How have you been successful (or unsuccessful) at utilizing VA’s and other consultants on your team? Share with us!

For information on leadership, Hiring the Golden Unicorns, Emotional Intelligence & Negotiations, Strengthening your Inner Genius, or any of our programs, call us at 682.200.1412 or go to http://www.apexmastery.com/

Top 10 Ways for Setting Clear Expectations for Your Team

“Only three things happen naturally in organizations: friction, confusion, and underperformance. Everything else requires leadership”.

~ Peter Drucker.


Too often, managers assume their teams can read their minds. Their teams think the leaders are trying to lead through mental telepathy.

Rather than setting and communicating clear expectations—the metrics against which we measure our progress—these leaders assume their employees know what to do and how to do it. What results is hesitation, indecision and uncertainty. Healthy teamwork, initiative and productivity go out the window.

Properly setting expectations for employees or team members is a vital aspect of quality workplaces, according to a huge study of managers undertaken in the 1990s by The Gallup Organization. Below are some tips on setting clear expectations that will set standards for excellence and results.

  1. Start with a vision of what you want the end result to look like. Not just what you want done, but the results you want to achieve when the project is completed. What does “done” look like?
  2. Discuss how you define “excellent performance”. Paint a complete picture. Refer to your performance review form. Don’t assume.
  3. Keep your focus on the desired outcomes, not on describing each and every step to follow. Your goal is to guide, not control. Letting individuals find their own route toward productive outcomes encourages them to use their strengths to their fullest potential. And they may actually come up with a better way than you thought of!
  4. Tie the mission of the department to each job. People want to know that their role, whether large or small, makes a difference. They like to feel as if their work has purpose. Let them know it does and how it does.
  5. Put the expectations in writing. The vast majority of us have faulty memories and tend to remember things the way we want to remember them. Writing it down gives consistency to the expectation and can be referred to later for clarification.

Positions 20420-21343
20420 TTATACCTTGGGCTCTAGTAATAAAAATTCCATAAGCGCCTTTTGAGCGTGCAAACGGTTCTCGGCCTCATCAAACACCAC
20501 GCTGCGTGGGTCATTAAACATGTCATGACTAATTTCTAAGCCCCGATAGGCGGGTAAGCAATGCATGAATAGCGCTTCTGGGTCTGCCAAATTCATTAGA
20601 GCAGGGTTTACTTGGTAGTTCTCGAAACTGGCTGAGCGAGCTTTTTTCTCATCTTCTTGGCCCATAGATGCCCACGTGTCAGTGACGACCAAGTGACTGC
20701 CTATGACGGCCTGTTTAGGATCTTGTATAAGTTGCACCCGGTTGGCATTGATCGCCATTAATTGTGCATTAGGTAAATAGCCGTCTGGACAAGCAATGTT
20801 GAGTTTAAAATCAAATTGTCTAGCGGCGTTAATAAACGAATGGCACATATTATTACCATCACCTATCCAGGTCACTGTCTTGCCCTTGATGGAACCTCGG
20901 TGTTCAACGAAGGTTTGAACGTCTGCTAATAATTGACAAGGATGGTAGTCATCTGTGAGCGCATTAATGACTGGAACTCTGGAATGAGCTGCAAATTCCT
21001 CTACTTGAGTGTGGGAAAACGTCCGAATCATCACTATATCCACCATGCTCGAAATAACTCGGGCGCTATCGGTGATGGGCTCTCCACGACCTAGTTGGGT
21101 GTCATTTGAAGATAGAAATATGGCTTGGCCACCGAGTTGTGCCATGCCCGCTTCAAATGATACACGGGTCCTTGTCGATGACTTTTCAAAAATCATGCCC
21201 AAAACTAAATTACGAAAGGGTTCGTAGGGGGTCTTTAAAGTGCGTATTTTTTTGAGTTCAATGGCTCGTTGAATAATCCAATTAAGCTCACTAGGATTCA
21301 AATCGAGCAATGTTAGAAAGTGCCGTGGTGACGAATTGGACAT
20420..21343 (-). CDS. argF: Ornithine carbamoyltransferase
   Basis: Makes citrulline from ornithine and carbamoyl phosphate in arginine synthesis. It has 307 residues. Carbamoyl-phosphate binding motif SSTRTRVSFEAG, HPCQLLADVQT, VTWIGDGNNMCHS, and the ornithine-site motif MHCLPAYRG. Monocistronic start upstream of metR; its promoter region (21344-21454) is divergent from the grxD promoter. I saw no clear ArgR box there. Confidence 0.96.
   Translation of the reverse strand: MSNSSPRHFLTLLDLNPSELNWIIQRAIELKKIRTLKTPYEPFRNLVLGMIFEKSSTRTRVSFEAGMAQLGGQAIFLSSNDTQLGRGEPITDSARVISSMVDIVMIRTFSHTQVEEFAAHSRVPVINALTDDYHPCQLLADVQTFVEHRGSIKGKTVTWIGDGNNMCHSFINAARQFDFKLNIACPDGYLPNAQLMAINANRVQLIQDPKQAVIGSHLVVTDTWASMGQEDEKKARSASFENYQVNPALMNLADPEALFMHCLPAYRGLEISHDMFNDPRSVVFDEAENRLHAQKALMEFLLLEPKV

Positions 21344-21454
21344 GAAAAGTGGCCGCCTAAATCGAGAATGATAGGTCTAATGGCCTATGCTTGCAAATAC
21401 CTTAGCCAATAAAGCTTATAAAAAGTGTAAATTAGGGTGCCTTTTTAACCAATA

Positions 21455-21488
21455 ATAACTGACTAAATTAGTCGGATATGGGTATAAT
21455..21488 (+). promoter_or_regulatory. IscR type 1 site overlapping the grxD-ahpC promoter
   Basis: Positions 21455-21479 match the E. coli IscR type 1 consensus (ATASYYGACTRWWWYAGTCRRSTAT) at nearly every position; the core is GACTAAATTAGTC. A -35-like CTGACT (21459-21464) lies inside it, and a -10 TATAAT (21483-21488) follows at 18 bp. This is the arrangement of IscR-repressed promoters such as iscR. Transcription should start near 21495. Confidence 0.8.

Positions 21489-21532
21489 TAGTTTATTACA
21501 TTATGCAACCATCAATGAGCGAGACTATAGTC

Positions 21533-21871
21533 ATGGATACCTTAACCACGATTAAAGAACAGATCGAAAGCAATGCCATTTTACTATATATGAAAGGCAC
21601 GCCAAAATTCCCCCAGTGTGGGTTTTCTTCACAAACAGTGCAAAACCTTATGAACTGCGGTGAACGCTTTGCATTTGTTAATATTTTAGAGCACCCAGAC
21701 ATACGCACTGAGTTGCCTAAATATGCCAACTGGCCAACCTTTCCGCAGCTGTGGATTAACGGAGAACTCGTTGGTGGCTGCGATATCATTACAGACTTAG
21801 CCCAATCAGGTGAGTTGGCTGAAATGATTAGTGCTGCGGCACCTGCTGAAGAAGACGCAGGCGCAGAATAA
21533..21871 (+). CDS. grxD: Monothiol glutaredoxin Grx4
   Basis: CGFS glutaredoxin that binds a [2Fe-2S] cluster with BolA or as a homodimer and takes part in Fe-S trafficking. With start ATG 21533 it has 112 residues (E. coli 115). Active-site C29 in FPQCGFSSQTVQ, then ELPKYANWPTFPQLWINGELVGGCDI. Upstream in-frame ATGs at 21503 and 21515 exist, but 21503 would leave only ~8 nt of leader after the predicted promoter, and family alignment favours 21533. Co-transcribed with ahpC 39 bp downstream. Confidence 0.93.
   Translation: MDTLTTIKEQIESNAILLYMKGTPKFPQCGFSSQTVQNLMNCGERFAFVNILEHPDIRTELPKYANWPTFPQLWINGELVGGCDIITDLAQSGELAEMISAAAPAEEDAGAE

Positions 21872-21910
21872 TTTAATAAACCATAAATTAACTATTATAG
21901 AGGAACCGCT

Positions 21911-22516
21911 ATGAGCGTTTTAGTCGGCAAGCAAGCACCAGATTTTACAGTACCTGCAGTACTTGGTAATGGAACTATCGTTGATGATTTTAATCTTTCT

6. Stay on the sideline. You may be tempted to run in and play the game for a subordinate, but if you do, no one will learn a thing. Don’t be an enabler. Let them develop into the team members and future leaders you want them to be.
  7. Give feedback—and often! The annual performance review is too late to let staff members know how they are meeting your expectations. Schedule informal reviews weekly (up to quarterly for larger departments). Feedback given along the way sounds more like coaching, not like punishment. And remember, Millennials crave/demand it!
  8. Ask for staff members’ feedback on how they think they are doing. The more two-way communication, the greater the clarity around the expectations. It also puts them in charge of their performance so they’re self-monitoring versus you playing performance police.
  9. Give positive reinforcement (and don’t mix negative and positive). Mention the thing you like and you’ll get more of it. Be specific and prompt.
  10. Don’t take it personally. When staff members don’t perform as you think they should have, look for solutions, not blame. See number 8. Ask them!

How have you been successful (or unsuccessful) at setting clear expectations for your team? Share with us!

For information on leadership, Hiring the Golden Unicorns, Emotional Intelligence & Negotiations, Strengthening your Inner Genius, or any of our programs, call us at 682.200.1412 or go to http://www.apexmastery.com/


Playing to Your Strengths – and Managing Your Weaknesses

We dream of having a clean house – but who dreams of actually doing the cleaning? We don’t have to dream about doing the work, because doing the work is always within our grasp; the dream, in this sense, is to attain the goal without the work.

~ Marcus Buckingham


How much have you spent on personal growth books, videos, training, speakers, and more to try to improve something you felt you weren’t good at in your business? Maybe it was marketing, sales, personnel management or public speaking. For most of us, trying to improve our weak areas in operating our business or managing our department is looked at as what is expected in leaders. Whatever the area, we feel as if we are required to do battle with what we don’t do well.